There are multiple reasons why people often lose imagination and creativity as they transition from youth to adults. One primary reason is that they might have been ridiculed for their creations early in life resulting in dampening or extinguishing the imagination spark. This could have been done by a fellow student, adult, parent, or teacher. Regardless of whether it was intentional or not, the result was that that person’s imagination and creativity was extinguished or diminished and not allow to grow and flourish.
There are other contributing factors that impede imagination and creativity in adults. As people acquire “thought techniques” three things often happen:
1. We become more effective in navigating difficult situations and solving problems through “life experiences” using solutions that have worked in the past.
2. We adapt to social norms and accepted “ways of thinking” allowing more effective interactions with people and society.
3. We become prisoners of our own success. Sticking with “what works” and has worked in the past creates barriers and misses enigmatic paths that could lead to unexpected surprises.
People who are in creative professions have had to develop personal systems to use their imagination and stay creative. They may seek counsel from professionals outside of their profession, read and study on wide variety of topics, and be able to see situations and problems from multiple perspectives. They learn how to balance life experiences while allowing themselves to be “whimsical” at times.
Is it possible to reignite imagination and creativity?
Through cognitive reappraisal or restructuring adults can overcome phobias and fears through strategic methodologies. How can this be applied to reignite imagination and creativity? This can be accomplished through focused workshops and training in:
· Radical collaboration from multiple disciplines, perspectives, and backgrounds. Everyone brings something “fresh” to the table.
· Real-world projects that address real-world challenges and opportunities. This provides relevance and meaning to the problem.
· Unbounded problems in which there are no single right answer while also being complex and ambiguous. Participants are given opportunities to experiment, fail and try again.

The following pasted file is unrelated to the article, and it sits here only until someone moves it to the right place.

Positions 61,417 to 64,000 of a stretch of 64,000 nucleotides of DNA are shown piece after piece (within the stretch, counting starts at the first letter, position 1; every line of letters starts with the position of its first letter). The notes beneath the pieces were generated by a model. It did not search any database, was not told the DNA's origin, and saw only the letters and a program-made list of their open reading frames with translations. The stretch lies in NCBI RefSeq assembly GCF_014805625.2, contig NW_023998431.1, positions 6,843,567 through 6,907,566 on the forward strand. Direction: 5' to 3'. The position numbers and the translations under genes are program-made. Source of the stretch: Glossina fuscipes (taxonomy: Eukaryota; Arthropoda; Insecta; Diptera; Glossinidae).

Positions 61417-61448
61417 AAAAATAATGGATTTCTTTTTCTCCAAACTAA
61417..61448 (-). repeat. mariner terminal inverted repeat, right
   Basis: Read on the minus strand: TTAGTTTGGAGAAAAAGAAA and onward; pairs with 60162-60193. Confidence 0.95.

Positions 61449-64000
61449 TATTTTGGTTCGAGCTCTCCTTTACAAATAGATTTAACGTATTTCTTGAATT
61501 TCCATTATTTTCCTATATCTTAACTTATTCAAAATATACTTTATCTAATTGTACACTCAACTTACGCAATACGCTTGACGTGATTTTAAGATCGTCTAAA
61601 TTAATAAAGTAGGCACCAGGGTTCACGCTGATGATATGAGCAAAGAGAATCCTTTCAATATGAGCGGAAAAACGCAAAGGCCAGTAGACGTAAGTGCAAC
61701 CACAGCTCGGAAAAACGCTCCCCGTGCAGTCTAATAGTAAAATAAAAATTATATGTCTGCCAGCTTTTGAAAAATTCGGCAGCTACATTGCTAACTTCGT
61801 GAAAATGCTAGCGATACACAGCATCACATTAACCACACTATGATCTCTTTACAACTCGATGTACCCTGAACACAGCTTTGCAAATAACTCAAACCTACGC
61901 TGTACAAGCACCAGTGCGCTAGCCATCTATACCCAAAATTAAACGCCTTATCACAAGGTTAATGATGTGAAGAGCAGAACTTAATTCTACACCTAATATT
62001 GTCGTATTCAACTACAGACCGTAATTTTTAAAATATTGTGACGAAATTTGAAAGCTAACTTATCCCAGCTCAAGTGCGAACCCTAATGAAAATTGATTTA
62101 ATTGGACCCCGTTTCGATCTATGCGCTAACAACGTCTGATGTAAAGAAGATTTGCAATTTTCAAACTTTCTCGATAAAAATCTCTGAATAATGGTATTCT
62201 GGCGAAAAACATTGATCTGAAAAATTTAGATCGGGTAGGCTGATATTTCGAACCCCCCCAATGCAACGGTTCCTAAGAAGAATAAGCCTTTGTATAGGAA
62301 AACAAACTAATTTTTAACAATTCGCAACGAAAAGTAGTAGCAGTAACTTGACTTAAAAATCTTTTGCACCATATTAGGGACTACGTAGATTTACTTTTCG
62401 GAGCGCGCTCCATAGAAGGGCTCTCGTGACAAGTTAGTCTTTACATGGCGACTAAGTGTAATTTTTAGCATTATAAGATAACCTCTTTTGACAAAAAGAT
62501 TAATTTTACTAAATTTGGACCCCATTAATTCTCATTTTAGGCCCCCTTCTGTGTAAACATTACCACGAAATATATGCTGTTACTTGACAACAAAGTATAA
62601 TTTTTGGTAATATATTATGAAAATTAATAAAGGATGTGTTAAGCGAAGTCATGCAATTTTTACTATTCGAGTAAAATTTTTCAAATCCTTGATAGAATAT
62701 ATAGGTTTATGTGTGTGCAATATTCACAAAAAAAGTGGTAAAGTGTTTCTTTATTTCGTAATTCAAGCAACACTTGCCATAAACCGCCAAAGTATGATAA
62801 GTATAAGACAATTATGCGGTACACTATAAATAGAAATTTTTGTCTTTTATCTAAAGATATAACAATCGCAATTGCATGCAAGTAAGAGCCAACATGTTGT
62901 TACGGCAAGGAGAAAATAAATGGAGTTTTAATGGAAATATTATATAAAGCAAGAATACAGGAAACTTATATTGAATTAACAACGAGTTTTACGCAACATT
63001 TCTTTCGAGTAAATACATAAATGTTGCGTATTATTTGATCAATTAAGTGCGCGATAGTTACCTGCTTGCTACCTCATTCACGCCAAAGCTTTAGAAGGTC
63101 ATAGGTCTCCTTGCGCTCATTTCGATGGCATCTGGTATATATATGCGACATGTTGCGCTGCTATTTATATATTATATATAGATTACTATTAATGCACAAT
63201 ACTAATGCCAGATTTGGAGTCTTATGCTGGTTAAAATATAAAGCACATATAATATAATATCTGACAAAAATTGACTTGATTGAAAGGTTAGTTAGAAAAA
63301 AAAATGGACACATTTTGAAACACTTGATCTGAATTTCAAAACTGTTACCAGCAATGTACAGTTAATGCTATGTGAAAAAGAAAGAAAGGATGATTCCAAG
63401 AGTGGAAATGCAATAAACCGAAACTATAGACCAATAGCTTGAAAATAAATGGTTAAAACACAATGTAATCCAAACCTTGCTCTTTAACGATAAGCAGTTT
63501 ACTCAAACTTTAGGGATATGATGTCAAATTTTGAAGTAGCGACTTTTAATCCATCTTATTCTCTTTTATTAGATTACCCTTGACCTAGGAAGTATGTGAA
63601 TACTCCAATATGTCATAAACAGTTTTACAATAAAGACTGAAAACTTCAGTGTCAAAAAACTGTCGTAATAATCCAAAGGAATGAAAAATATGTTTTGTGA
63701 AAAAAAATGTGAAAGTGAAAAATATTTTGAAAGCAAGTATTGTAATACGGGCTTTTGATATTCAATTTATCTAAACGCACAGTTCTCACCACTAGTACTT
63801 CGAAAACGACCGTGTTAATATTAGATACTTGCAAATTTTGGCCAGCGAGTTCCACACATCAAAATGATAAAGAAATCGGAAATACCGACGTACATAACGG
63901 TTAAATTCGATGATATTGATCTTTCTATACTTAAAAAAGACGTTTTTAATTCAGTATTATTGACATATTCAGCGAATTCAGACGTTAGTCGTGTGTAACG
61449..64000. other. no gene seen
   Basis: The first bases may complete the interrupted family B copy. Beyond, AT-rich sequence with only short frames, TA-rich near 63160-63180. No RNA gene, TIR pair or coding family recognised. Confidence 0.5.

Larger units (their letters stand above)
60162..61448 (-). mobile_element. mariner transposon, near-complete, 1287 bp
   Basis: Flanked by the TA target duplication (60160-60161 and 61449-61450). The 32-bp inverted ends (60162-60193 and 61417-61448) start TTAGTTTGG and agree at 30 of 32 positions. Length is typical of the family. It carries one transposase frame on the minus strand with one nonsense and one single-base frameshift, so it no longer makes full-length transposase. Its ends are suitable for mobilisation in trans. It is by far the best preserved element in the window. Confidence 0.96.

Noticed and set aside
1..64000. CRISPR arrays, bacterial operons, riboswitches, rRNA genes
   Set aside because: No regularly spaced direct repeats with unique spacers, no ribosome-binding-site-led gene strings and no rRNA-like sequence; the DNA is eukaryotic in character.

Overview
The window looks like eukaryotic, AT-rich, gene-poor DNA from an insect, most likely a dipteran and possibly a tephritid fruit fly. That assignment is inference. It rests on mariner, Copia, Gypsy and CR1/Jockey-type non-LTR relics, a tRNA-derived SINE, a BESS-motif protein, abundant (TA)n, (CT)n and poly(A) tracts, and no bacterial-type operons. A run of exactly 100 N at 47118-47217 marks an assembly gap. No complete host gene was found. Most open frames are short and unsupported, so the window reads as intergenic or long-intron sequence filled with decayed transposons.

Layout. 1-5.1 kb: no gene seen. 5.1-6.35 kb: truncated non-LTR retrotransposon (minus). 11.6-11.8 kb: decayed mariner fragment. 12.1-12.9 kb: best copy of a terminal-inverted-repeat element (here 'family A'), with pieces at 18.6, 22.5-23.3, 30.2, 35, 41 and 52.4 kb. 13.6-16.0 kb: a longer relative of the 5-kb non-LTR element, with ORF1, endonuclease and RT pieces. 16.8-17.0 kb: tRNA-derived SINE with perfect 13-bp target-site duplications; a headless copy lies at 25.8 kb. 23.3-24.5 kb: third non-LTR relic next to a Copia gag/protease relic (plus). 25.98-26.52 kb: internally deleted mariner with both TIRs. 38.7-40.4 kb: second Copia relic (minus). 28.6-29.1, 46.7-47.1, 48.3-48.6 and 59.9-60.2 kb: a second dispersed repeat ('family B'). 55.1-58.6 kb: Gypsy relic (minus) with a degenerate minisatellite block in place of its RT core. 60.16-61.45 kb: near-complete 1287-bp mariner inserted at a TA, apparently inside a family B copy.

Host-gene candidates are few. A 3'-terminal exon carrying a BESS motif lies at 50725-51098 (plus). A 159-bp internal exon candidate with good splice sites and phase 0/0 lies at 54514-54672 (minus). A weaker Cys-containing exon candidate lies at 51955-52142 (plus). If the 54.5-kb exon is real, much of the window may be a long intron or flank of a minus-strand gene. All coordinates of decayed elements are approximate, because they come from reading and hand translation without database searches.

How does this connect with Robotics?
Another way to keep students engaged in creativity through elementary, middle, high school and college is in robotics. Robotics engage students in creativity by:
· Urging students to do or think about things differently and letting students create their own solutions. Phrases such as “what do you think?” promotes creative problem solving.
· Robotics frequently present open-ended challenges that do not lead to a single solution. Forcing students to experiment changes the way they think about approaching problems and encourages creativity.
· Students who are not exposed to open-ended challenges can struggle with multiple solutions and become fixated with single correct answers, thus stifling their imagination and creativity. It is important to reinforce to students that the core of creative thinking involves an element of risk. This is another example of “growth mindset.”
There are many studies and personal narratives on the decline of imagination and creativity from youth to adulthood. While many align this creative decline to simply aging brains, that cannot take into account why creative paths differ by domain, lifetime output or the time someone embarks on his or her career. After all, late bloomers often reach their creative peaks when early bloomers are past their prime. So, the good news is that it is possible to reignite extinguished imagination for some while keeping it lite for others throughout one’s life span.